Metaeugenics and Metaresistance: From Manufacturing the ‘Includeable Body’ to Walking Away from the Broom Closet

Williams, Rua Mae
Canadian Journal of Children's Rights / Revue canadienne des droits des enfants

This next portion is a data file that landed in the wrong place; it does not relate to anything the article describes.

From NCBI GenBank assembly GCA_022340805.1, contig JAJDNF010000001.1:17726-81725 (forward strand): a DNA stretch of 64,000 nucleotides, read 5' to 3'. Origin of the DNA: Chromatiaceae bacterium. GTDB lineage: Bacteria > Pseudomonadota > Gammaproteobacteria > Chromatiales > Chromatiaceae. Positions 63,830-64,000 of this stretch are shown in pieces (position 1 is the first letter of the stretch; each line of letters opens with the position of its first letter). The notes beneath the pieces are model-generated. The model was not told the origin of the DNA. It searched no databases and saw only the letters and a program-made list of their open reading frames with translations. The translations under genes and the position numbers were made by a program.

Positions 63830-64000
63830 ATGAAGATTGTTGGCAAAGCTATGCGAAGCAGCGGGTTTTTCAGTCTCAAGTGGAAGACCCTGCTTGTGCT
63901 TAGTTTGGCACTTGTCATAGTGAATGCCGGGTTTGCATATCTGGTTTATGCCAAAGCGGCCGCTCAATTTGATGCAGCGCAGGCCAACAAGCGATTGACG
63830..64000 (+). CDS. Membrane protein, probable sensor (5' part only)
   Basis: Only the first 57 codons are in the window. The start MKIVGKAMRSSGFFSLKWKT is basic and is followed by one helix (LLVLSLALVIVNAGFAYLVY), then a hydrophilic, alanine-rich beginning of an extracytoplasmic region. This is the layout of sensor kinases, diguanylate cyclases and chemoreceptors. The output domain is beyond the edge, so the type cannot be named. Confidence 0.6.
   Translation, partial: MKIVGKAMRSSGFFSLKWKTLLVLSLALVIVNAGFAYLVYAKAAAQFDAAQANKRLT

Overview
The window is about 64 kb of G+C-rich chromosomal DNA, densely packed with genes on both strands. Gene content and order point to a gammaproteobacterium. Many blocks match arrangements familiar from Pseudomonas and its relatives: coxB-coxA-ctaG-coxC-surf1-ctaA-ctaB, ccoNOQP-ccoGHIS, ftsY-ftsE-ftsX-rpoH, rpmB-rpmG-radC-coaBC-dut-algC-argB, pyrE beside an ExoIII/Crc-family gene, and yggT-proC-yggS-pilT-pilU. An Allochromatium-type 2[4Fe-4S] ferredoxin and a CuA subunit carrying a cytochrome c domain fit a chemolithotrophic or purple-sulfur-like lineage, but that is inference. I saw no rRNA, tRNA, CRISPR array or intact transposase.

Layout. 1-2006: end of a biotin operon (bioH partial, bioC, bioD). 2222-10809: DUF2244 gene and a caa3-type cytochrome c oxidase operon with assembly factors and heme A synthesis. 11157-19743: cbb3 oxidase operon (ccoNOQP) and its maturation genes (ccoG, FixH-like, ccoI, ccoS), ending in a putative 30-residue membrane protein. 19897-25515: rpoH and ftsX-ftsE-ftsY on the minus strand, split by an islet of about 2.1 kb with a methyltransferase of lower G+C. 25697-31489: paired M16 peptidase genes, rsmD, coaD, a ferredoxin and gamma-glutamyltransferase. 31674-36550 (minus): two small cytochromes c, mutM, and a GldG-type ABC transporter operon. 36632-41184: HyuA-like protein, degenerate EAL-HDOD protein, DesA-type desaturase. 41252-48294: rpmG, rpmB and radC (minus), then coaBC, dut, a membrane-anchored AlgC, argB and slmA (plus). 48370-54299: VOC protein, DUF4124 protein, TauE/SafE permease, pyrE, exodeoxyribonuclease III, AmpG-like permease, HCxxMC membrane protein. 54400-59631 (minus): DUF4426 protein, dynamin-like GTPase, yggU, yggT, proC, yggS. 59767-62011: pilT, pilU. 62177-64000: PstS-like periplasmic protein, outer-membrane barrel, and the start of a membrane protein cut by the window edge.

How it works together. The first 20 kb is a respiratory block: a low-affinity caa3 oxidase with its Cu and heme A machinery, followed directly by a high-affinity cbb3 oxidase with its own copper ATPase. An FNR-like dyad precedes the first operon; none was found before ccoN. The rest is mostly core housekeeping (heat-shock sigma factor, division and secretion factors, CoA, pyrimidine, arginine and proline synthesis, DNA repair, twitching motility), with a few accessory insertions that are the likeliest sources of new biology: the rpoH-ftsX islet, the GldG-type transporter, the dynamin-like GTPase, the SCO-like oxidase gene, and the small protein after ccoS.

The governance of rights is a complex project of exercising ethical discretion in a systemically unethical society. This paper troubles the efficacy of rights as governable by exposing tensions within and between the Convention on the Rights of the Child (CRC) and the Convention on the Rights of Persons with Disabilities (CRPD). Grounded in a critical disability studies perspective, I question the possibility of respecting disability as a natural part of human diversity while simultaneously proposing that disabled children have a right to intervention. Who governs the definition of “health”, of “development”, of “access”, or of “best interests”? I interrogate the function of rights-based discourses in a global culture that has yet to fully abandon the project of eugenics. I present disturbing relations between researcher and subject in case studies of wearable technologies for autism intervention as a challenging site of analysis for the ethics of these interventions. I call us to question who truly benefits when we engage in the production of ‘includable bodies’ rather than the deconstruction of exclusionary environments.